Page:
The Seven Years’ War ended with the defeat of the French in America, but their Indian allies had not been conquered, nor had they been included in the European peace negotiations between Britain and France. How would the dominant European power on the continent treat the Ojibwa of southern Ontario now that the Indians could no longer count on the French for military supplies and trade goods? The well-being of the indigenous people of the Great Lakes had been sustained by the competitively priced trade goods which they obtained in exchange for furs. Their strength lay in pitting one power...

  11. 5 THE PEACEFUL CONQUEST ‘We Have Melted Away Like Snow’ (pp. 85-119)

    Before the Pontiac war there seemed to be a serious effort on the part of the government to control, if not eliminate, the distribution of liquor to the Indians. After the war, rum flowed freely and increasingly became the main method of appeasing (if not destroying) Indian militancy. It was the indispensable product sold by the uncontrolled traders who multiplied among the Southern Ojibwas, eroding their will to resist. The highest officials in the Indian Department made their fortunes through the trade in spirits, even though they knew they were weakening Indian morale as well as their physical and intellectual...

  12. 6 THE SURRENDERS ‘You Have Swept Away All Our Pleasant Lands’ (pp. 120-146)

    Over a period of about one hundred years, from the 1780s to the 1880s, the Ojibwa of southern Ontario surrendered almost all of their lands and began to live on reserves. The major cessions covered three distinct chronological periods and geographical areas: ‘Between 1781 and 1806 Britain acquired the waterfront along the St. Lawrence River, Lake Ontario, the Niagara River, Lake Erie, the Detroit River, Lake St. Clair and the St. Clair River. In the decade after 1815, the Crown arranged several large purchases which opened up a second line of settlement, behind the first range of surrenders, to accommodate...

  13. 7 EARLY RESERVES ‘We Must Go Begging’ (pp. 147-179)

    As the Ojibwa relinquished their millions of acres in southern Ontario, they either retained small areas, usually on rivers and lakes which had traditionally been their summer camps, or purchased or were permitted to settle on small tracts isolated from the more populated European settlements. Unauthorized white persons were discouraged from living among the Indians in these geographical areas set aside for the exclusive use of Indians. This policy, initiated by the British and continued by the Canadian government, evolved into the Indian reserve system as we know it today. The reserves were established to convert the Indians from heathens...

  14. 8 RESERVE STAGNATION ‘We Are under a Dictatorship’ (pp. 180-226)

    Responsibility for Indian affairs was transferred to the Province of Canada in 1860. The relative objectivity that the British had brought to solving problems between the natives and the colonists came to an end. As a result, the noose around the necks of the indigenous peoples was tightened. In the last half of the nineteenth century, public and political attention shifted from the Ojibwa in southern Ontario to the Indians of western Canada as new lands were settled by pioneers. This was evident in the Indian Act of 1876, which consolidated the existing legislation dealing with native people. The Ojibwa,...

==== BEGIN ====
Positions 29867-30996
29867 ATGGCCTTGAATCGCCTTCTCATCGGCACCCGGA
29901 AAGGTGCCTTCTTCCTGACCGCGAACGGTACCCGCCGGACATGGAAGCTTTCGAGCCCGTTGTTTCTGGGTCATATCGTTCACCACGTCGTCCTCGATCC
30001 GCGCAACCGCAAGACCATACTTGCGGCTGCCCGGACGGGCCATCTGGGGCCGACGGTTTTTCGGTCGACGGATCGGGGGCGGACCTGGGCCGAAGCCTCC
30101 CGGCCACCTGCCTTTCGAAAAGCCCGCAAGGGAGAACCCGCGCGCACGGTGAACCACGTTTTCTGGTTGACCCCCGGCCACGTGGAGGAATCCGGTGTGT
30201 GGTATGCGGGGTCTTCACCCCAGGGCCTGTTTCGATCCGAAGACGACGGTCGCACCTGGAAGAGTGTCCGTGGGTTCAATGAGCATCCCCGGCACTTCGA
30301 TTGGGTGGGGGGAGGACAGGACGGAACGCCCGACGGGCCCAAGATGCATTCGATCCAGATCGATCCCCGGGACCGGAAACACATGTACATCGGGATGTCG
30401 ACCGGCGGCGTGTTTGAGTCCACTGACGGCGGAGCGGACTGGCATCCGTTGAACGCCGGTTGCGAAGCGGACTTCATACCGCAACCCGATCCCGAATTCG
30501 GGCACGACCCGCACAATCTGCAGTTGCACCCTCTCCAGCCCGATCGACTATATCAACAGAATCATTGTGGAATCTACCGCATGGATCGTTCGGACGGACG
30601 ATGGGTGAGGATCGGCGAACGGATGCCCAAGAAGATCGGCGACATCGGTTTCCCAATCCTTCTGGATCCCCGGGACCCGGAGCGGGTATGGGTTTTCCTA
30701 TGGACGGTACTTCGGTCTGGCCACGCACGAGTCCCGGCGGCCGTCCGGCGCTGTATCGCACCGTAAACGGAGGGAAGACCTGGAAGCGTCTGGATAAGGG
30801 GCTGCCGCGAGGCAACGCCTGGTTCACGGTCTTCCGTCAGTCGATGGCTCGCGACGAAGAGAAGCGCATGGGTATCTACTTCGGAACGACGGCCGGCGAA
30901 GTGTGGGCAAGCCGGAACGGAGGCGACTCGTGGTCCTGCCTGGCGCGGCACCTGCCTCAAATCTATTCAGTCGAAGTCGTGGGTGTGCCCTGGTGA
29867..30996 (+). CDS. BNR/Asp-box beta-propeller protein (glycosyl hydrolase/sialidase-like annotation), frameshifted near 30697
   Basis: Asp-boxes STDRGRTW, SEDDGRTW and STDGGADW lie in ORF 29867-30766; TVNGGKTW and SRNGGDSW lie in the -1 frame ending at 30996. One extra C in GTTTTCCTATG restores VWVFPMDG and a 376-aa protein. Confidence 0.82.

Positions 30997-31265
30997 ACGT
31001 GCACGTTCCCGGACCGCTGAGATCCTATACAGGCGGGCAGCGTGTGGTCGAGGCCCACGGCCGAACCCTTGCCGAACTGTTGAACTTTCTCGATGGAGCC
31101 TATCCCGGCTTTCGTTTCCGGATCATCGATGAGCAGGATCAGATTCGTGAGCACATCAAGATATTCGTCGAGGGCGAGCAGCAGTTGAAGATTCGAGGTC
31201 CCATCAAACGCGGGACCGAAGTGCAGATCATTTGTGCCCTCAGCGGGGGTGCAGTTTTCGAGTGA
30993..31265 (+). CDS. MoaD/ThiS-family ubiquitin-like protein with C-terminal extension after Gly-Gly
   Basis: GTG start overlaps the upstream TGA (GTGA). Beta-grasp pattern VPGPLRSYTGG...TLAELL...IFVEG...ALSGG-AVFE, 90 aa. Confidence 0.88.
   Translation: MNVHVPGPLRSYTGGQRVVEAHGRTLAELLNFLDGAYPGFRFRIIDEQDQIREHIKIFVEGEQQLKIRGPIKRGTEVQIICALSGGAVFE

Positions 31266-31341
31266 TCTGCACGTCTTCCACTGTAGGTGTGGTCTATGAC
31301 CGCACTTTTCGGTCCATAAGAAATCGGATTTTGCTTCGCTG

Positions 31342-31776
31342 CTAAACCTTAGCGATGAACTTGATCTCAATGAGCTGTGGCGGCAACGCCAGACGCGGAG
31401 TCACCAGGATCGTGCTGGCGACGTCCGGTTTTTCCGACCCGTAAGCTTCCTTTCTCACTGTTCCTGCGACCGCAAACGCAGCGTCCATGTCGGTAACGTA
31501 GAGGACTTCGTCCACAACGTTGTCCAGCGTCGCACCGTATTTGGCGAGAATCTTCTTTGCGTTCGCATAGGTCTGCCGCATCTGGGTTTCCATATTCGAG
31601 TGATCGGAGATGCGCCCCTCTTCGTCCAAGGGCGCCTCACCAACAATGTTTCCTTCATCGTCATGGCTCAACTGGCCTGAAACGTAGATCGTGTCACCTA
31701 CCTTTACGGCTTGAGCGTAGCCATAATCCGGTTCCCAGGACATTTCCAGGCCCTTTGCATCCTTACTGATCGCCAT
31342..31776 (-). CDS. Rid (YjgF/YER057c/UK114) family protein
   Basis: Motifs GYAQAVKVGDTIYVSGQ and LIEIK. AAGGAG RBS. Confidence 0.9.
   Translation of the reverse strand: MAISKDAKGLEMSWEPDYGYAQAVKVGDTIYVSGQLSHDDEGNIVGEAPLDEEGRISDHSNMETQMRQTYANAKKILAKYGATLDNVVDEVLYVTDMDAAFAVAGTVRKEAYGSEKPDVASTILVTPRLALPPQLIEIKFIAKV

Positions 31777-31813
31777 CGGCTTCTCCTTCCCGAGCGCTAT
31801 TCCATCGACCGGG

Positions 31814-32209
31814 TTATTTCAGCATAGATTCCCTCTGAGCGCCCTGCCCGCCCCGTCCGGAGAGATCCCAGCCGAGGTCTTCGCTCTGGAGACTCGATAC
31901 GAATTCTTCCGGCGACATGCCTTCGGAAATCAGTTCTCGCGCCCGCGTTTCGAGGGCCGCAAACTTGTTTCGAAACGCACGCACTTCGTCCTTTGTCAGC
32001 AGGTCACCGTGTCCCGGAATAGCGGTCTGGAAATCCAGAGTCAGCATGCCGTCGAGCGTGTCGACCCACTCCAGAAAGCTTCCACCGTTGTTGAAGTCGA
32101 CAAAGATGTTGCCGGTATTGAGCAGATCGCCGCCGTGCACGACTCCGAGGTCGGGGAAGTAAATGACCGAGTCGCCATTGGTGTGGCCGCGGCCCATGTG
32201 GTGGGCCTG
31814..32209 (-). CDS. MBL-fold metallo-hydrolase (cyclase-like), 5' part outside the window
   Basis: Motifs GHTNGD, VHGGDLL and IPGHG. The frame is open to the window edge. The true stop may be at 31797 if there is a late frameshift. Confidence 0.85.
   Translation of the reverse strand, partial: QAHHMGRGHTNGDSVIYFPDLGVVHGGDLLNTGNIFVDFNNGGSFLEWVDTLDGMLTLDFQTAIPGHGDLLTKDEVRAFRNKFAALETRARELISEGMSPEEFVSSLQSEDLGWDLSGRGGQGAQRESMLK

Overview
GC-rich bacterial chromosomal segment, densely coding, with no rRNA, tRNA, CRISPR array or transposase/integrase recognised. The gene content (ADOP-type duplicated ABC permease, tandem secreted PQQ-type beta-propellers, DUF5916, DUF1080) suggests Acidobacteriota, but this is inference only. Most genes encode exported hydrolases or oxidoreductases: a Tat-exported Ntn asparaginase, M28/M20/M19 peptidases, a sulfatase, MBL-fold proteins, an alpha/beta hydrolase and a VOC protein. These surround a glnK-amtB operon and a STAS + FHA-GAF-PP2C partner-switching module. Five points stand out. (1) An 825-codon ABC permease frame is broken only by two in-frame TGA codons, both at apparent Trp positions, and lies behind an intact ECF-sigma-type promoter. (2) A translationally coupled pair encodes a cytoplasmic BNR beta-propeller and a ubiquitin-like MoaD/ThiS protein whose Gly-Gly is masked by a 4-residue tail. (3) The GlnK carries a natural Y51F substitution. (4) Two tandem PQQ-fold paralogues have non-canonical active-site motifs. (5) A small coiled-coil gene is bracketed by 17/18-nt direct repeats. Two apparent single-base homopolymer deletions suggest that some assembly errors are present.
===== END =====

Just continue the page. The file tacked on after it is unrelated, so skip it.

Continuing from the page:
15. 9 THE RENAISSANCE ‘There Is a Strong Spirit of Revival’ (pp. 227-260)

    The stagnation on the reserves in the late nineteenth and early twentieth century was demoralizing but did not result in complete apathy. While material prosperity in Euro-Canadian terms was deplorable, it began to improve dramatically after about 1950. This change was due partly to a sympathetic public but also to a greater militancy in the native communities. The Ojibwa retained a pride in their culture and heritage which blossomed as the unsuccessful assimilationist policy was rejected. Educational institutions in mainstream society began to appreciate the unique and rich Ojibwa heritage as the Indians increasingly gained control of their own schools....

  16. 10 CONCLUSION ‘Native Issues Will Come to the Forefront in the 1990s’ (pp. 261-266)

    When Paudash made his speech to the Ontario Historical Society in 1905 he was optimistic that the ‘neglected’ history of his people would be written. From their ‘importance in the deeds of war’ alone, he believed that the Ojibwa of southern Ontario deserved a place in the history of Canada. Over half a century later his wish had not been granted. This study has been an attempt to weave the major events of his people into the historical fabric of the nation. To avoid a Euro-Canadian bias, the Ojibwa perspective of the events has been employed as much as possible....

  17. NOTES (pp. 267-308)
  18. SELECT BIBLIOGRAPHY (pp. 309-319)
  19. PICTURE CREDITS (pp. 320-320)
  20. INDEX (pp. 321-334)